|Brighton & Hove Clarion Cycling Club|
The Origins of the Clarion Cycling Club and cycling in the 1890s
7. The Trumpet Badge and Dangle's Parisian cycling activities
In an earlier instalment (No 2) I quoted the first mention of the Clarion badge. At the end of April 1894, Leonard Hall wrote of the Birmingham Clarion CC members 'who wear in their caps a natty gilt badge consisting of a miniature bugle with the legend "Clarion" in silver letters'. At the end of June there was a small ad offering them for sale at 1s 8d. (No 3) but this was not repeated each week so on 1st September 'Swiftsure' reported:
The following week (8 September) Swiftsure was responding to another letter.
That first report (No 1) from Tom Groom on the Birmingham Clarion CC had, you may recall, concluded with a plea for the Bounder (aka Edward Fay, the popular Clarion humourist, to become the Club's President. Now Swiftsure re-opened the question – again in the 1 September issue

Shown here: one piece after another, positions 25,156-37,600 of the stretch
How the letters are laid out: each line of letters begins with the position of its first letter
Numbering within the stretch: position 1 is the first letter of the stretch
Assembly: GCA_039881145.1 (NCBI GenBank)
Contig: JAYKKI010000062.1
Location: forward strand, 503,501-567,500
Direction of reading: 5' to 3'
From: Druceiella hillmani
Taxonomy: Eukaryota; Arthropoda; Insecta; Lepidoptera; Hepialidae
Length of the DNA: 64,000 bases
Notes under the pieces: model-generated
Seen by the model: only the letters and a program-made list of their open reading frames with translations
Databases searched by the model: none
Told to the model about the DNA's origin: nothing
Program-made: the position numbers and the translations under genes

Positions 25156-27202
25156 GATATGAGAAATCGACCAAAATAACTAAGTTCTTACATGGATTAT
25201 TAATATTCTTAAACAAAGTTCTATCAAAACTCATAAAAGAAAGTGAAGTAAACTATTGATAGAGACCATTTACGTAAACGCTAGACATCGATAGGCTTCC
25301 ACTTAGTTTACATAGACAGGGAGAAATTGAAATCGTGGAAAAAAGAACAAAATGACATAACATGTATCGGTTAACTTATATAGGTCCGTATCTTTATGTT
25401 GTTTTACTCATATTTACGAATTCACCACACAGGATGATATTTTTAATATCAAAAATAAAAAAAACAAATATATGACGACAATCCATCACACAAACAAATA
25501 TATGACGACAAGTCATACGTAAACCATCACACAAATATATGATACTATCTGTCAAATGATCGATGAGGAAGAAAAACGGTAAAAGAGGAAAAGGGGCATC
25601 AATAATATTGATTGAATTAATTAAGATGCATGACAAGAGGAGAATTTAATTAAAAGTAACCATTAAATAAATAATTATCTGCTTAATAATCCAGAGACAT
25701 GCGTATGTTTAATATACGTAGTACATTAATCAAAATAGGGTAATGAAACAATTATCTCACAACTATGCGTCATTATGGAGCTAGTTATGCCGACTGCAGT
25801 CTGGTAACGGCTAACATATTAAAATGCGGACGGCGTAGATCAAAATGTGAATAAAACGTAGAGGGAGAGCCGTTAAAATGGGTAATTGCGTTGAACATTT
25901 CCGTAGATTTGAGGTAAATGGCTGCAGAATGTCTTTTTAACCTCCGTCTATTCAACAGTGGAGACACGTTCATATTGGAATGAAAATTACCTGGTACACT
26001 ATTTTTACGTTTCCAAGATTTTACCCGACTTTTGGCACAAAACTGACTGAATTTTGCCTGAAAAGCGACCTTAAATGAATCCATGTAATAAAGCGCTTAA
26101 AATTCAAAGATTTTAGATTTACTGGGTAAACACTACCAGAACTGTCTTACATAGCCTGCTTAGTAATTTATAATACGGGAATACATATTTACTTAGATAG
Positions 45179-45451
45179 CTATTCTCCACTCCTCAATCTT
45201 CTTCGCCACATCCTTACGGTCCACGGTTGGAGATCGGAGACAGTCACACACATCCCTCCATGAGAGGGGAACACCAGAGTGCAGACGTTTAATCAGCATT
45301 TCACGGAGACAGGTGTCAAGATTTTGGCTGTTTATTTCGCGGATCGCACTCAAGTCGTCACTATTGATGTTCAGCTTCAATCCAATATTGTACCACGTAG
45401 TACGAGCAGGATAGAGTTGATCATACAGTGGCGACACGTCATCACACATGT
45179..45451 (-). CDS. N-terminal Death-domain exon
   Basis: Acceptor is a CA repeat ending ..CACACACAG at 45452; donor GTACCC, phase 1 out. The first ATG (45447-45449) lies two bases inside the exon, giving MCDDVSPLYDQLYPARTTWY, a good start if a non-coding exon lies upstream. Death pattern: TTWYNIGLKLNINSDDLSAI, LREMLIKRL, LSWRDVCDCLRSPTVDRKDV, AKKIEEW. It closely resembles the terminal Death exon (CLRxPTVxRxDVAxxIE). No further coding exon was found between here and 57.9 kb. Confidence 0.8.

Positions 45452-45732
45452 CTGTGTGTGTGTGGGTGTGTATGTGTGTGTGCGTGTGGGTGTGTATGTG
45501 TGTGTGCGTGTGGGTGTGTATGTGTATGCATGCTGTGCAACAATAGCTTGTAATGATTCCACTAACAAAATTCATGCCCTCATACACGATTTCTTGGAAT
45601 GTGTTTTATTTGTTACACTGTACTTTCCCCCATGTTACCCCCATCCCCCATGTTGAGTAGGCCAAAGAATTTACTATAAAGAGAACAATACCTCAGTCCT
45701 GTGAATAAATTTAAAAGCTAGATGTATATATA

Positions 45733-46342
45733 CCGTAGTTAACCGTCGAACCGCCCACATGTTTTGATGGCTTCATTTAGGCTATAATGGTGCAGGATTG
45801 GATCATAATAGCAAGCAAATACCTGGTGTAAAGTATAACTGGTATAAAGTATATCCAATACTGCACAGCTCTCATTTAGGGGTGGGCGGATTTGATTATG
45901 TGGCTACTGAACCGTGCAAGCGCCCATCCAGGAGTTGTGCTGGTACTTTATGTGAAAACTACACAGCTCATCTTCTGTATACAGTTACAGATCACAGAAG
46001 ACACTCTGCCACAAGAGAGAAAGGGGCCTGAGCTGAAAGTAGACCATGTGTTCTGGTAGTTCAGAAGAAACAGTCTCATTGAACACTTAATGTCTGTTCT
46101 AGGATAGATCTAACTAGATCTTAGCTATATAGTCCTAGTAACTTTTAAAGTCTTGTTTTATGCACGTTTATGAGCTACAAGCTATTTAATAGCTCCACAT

[I mentioned Dangle (aka A M Thompson) in the first instalment of extracts from the Clarion back in February (No 1 on the website history page). Blatchford's Clarion partner Alex Thompson had long-term links with Paris. As a child he had lived there during the Paris Commune in 1871 and Jean Allemane commanded the barricade at the corner of the street where he lived. By the 1890s Allemane and the Parti Ouvrier Socialiste Révolutionnaire (popularly know as the Allemanists much to the disapproval of Allemane himself and other members of the party who – like the Clarion – were very 'anti-leaders') was a not insignificant factor in French politics. Thompson knew Allemane and recorded how on one visit the latter had expounded his views on direct democracy. Thompson took this up with great energy producing there pamphlets, Hail Referendum! The Surest Way to Democracy (1895) which quoted Allemane, The Referendum and Initiative in Practice (1899) and The Only Way to Democracy (1900). Support for 'direct legislation' became the hallmark of the Clarion's socialism. For more on this see Ian Bullock and Siân Reynolds 'Direct Legislation and Socialism: How British and French Socialists Viewed the Referendum in the 1890s.' in History Workshop Journal, Issue 24, Autumn 1987.]